“Everyone’s doing it,” Francesca (Fran) says. “It’s our turn.”
My friend Fran and I decide it’s time to take a walk on the wild side. She nabs her husband’s Visa card, and I pawn a ring to pay for a tattoo.
Of course, our first concern is exactly what does one wear to get a tattoo? After lunch at a sushi bar and much soul searching, Fran opts for a lovely little ensemble that cries out brunch at the country club, while I, in sneakers and still wearing a sweaty towel around my neck after a workout at the gym, look like Kung Fu Smurf.
We’re in my Hyundai because Fran doesn’t want to drive her luxury Lexus to THAT side of town. I mean, think about it! The girl is about to become a permanent piece of pincushion art, and she’s worried about a dimple in her door?
“You got your stuff?” I ask, removing my Neosporin ointment from the glove compartment.
“Yeah, got it.”
Fran forks over her tube of prescription anesthetic the urologist used on her husband during some minor surgery.
“I can’t remember the exact medical term for the procedure,” Fran says, while I read the label. “But basically, they Roto-Rootered his pee-pee, and he never felt a thing.”
Something that will numb a pee-pee is good enough for me.
“So, what’d your hubby say about you getting a tattoo?” I ask, smearing both ointments on my cheek.
“He says tattoos are trashy, sleazy and low class,” Fran replies, taking the tube and rubbing some salve on her ankle. “It really turns him on.”
Giddy, we’ve kissed the suburbs goodbye and begin our journey across the great age and cultural divide.
Painted across the blackened store front, right above the skull and crossbones, is written “Tattoos, Body Piercing & Tarot Card Readings.”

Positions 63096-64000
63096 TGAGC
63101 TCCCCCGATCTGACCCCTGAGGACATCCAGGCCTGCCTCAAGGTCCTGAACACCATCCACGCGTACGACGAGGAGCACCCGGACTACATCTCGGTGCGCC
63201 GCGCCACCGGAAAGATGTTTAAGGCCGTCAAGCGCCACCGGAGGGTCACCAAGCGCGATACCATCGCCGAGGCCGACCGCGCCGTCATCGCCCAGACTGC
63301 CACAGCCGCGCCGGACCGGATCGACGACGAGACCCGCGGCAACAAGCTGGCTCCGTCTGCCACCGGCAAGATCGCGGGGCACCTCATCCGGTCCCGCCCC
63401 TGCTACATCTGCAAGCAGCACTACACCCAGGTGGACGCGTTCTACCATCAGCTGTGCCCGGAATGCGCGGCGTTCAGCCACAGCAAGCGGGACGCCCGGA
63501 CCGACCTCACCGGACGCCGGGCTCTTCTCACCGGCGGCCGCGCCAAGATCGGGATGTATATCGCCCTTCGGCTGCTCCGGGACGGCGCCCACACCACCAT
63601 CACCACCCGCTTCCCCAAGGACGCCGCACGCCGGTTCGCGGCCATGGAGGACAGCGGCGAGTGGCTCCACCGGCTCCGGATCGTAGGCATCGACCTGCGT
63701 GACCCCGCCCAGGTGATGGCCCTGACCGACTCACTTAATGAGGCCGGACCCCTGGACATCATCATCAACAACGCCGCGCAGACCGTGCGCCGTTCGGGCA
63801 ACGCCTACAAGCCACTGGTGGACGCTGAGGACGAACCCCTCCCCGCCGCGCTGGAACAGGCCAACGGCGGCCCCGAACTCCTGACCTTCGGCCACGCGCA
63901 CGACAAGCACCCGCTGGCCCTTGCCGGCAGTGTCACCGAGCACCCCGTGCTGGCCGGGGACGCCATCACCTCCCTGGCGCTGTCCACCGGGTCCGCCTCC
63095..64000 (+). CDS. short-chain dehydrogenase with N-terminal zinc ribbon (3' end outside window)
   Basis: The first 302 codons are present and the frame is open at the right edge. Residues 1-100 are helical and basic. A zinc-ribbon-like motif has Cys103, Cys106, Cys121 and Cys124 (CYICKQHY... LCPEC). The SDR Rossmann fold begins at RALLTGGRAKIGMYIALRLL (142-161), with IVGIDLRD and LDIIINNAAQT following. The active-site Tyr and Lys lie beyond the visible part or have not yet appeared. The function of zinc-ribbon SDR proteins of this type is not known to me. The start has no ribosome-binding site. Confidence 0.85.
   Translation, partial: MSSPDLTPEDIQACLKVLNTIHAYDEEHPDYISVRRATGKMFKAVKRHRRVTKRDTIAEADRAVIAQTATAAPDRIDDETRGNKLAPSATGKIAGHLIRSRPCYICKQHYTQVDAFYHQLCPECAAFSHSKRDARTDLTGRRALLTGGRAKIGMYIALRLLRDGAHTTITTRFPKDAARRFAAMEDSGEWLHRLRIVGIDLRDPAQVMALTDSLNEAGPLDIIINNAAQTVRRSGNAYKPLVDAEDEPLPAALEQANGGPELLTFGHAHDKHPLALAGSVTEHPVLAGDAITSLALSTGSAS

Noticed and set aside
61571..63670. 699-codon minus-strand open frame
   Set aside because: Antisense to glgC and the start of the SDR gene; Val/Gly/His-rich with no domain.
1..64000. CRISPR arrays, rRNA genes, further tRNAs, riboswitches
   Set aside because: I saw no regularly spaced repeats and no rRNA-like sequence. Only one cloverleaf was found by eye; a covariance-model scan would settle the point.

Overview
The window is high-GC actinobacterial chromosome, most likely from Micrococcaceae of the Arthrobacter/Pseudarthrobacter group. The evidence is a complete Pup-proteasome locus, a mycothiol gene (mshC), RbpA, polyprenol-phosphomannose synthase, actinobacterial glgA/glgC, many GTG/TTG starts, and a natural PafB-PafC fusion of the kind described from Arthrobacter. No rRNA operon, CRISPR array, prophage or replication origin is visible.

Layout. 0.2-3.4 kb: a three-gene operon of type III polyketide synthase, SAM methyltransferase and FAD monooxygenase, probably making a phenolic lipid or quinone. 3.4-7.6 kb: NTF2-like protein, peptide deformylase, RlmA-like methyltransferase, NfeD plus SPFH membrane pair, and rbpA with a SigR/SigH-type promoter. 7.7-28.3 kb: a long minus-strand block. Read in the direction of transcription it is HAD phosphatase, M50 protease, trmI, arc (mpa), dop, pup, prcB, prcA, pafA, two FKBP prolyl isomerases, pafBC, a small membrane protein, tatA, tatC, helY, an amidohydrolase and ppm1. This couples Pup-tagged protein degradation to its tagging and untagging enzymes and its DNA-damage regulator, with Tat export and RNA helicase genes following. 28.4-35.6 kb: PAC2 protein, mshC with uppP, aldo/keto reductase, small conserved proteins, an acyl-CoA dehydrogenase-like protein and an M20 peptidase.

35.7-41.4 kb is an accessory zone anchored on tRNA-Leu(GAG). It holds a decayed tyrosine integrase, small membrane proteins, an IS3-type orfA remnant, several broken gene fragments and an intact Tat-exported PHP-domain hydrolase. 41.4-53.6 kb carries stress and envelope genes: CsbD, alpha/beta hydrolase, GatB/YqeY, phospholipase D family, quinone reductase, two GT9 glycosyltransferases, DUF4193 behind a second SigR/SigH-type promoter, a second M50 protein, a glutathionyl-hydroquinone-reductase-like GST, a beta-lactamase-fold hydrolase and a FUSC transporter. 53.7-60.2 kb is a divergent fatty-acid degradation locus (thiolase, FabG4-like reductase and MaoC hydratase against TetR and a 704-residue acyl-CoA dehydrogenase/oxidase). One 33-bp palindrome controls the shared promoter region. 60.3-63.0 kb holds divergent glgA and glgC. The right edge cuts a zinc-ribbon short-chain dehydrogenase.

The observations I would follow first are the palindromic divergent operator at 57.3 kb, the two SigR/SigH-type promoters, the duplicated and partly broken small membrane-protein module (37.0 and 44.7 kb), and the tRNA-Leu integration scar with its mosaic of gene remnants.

There’s a definite sinking feeling in my stomach, and then I realize I’ve stepped into a pothole.
“Gee!” Fran says, jumping to the side to miss the crater. “You’d think someone would open a tattoo parlor in the mall.”
“Yeah, right between Macy’s and The Disney Store,” I reply.
“Well, lookie here,” Fran says. “There’s a lawyer’s office next door.”
I’m assuming this is supposed to somehow heighten the credibility of the establishment, but it’s going to take a lot more than a reputable tattoo parlor to raise my opinion of lawyers.
Dodging broken beer bottles, we stumble around to the side door.
“Are you numb yet?” I ask, checking her ankle.
“Can’t feel a thing,” Fran says, pinching my cheek.
“Let’s do it!”
The door jangles shut behind us. And while we girls politely avert our eyes from the pierced and tattooed proprietors, they stare at us like we’re wearing edible clothing. One young woman has her shirt pulled up, and, in plain sight, is getting her breasts tattooed.
“Take a look around,” one of them finally says, pointing to the walls papered from ceiling to floor with drawings. “We’ve got every design in the world.”
“We want the Christian fish,” Fran and I speed-speak in unison.
After a brief conference, the illustrator comes up with a sketch that passes Fran’s approval. I decide to go with my first inclination: a beauty mark to look like Marilyn Monroe.
He starts the tattoo drill thingamabob — BUZZ, BUZZ — on my face, and I nearly faint.
“Looks great,” he says, turning to Fran and patting his knee. “Put her here.”
Fran throws her foot in his lap like a pro. “Nice pedicure,” he says, as he pulls on a fresh pair of latex gloves with a snap.
He starts the tattoo gizmo again — BUZZ, BUZZ — and Fran yells, “STOP!”
Fran, figuring a visible tattoo might not be the best accessory for the career of an electrical engineer, decides to get hers on her hip. Modestly wiggling her slacks to bikini level, she stretches out across the chair.
“How’s it look?” she asks, straining to see her little fish.
“Looks great!” the illustrator says, lighting a cigarette. “And the tattoo turned out pretty good, too.”
Thrill behind us, we’re almost home. Fran’s pants are around her knees, and she’s fanning her fanny. And I, as Fran so eloquently put it, look like I’ve got a permanent ketchup stain on my face.
Gina Tiano is the author of Life in the Bike Lane, available at Amazon.com.